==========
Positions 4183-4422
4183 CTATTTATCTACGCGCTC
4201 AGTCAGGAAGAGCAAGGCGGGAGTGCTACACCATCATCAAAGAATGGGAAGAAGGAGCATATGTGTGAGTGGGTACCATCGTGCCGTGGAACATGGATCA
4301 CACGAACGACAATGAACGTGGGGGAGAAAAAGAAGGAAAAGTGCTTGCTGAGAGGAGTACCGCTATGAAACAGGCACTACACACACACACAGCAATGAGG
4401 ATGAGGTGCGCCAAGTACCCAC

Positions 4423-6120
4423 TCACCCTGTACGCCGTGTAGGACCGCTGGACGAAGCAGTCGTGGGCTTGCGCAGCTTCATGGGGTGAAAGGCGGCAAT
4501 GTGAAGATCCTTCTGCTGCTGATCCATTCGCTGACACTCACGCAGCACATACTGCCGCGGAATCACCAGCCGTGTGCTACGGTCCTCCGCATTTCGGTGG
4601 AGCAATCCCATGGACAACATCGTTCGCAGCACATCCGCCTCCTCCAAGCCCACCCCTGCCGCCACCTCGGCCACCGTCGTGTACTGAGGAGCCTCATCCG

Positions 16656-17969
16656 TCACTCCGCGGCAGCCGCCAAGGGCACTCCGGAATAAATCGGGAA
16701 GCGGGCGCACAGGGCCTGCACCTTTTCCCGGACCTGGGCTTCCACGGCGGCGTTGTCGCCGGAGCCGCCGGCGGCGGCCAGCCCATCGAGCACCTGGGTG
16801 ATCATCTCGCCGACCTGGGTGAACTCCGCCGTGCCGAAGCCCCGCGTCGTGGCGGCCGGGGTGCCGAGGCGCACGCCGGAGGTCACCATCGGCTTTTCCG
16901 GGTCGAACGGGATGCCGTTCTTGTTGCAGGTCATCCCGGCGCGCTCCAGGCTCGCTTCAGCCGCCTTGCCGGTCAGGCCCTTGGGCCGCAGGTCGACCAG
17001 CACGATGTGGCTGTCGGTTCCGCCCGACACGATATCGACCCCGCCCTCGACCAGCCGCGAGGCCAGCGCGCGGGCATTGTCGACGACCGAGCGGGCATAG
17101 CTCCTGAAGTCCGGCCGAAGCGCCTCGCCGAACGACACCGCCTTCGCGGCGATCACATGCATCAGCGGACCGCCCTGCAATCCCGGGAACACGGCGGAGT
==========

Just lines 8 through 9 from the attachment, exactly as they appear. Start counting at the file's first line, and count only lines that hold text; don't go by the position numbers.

4501 GTGAAGATCCTTCTGCTGCTGATCCATTCGCTGACACTCACGCAGCACATACTGCCGCGGAATCACCAGCCGTGTGCTACGGTCCTCCGCATTTCGGTGG
4601 AGCAATCCCATGGACAACATCGTTCGCAGCACATCCGCCTCCTCCAAGCCCACCCCTGCCGCCACCTCGGCCACCGTCGTGTACTGAGGAGCCTCATCCG